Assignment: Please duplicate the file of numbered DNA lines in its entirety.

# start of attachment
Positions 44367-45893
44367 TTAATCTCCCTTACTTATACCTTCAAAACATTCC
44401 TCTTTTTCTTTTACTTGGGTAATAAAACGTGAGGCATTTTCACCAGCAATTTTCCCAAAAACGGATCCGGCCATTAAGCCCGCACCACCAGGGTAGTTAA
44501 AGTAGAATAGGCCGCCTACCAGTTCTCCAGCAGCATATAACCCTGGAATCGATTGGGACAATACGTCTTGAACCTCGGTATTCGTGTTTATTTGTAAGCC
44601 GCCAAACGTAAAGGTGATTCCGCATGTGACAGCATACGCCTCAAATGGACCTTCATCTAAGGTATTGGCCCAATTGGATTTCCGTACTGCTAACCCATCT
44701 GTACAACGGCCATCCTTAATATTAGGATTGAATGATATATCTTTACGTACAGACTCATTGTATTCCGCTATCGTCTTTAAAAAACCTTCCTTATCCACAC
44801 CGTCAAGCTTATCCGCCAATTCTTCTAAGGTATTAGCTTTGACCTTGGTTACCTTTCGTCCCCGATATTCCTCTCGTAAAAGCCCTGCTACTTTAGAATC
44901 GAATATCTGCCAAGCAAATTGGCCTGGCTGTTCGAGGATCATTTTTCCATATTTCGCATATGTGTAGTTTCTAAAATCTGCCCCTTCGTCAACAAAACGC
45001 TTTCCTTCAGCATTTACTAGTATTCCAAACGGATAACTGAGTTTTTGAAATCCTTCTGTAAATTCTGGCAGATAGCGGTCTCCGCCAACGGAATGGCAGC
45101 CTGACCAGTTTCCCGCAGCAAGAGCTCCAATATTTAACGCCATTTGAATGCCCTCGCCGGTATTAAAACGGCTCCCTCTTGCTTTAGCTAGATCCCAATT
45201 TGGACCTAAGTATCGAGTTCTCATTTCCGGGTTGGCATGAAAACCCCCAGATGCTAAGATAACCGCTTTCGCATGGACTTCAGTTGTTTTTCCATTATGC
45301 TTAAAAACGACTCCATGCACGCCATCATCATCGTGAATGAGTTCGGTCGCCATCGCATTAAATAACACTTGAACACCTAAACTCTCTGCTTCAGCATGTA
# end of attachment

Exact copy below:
Positions 44367-45893
44367 TTAATCTCCCTTACTTATACCTTCAAAACATTCC
44401 TCTTTTTCTTTTACTTGGGTAATAAAACGTGAGGCATTTTCACCAGCAATTTTCCCAAAAACGGATCCGGCCATTAAGCCCGCACCACCAGGGTAGTTAA
44501 AGTAGAATAGGCCGCCTACCAGTTCTCCAGCAGCATATAACCCTGGAATCGATTGGGACAATACGTCTTGAACCTCGGTATTCGTGTTTATTTGTAAGCC
44601 GCCAAACGTAAAGGTGATTCCGCATGTGACAGCATACGCCTCAAATGGACCTTCATCTAAGGTATTGGCCCAATTGGATTTCCGTACTGCTAACCCATCT
44701 GTACAACGGCCATCCTTAATATTAGGATTGAATGATATATCTTTACGTACAGACTCATTGTATTCCGCTATCGTCTTTAAAAAACCTTCCTTATCCACAC
44801 CGTCAAGCTTATCCGCCAATTCTTCTAAGGTATTAGCTTTGACCTTGGTTACCTTTCGTCCCCGATATTCCTCTCGTAAAAGCCCTGCTACTTTAGAATC
44901 GAATATCTGCCAAGCAAATTGGCCTGGCTGTTCGAGGATCATTTTTCCATATTTCGCATATGTGTAGTTTCTAAAATCTGCCCCTTCGTCAACAAAACGC
45001 TTTCCTTCAGCATTTACTAGTATTCCAAACGGATAACTGAGTTTTTGAAATCCTTCTGTAAATTCTGGCAGATAGCGGTCTCCGCCAACGGAATGGCAGC
45101 CTGACCAGTTTCCCGCAGCAAGAGCTCCAATATTTAACGCCATTTGAATGCCCTCGCCGGTATTAAAACGGCTCCCTCTTGCTTTAGCTAGATCCCAATT
45201 TGGACCTAAGTATCGAGTTCTCATTTCCGGGTTGGCATGAAAACCCCCAGATGCTAAGATAACCGCTTTCGCATGGACTTCAGTTGTTTTTCCATTATGC
45301 TTAAAAACGACTCCATGCACGCCATCATCATCGTGAATGAGTTCGGTCGCCATCGCATTAAATAACACTTGAACACCTAAACTCTCTGCTTCAGCATGTA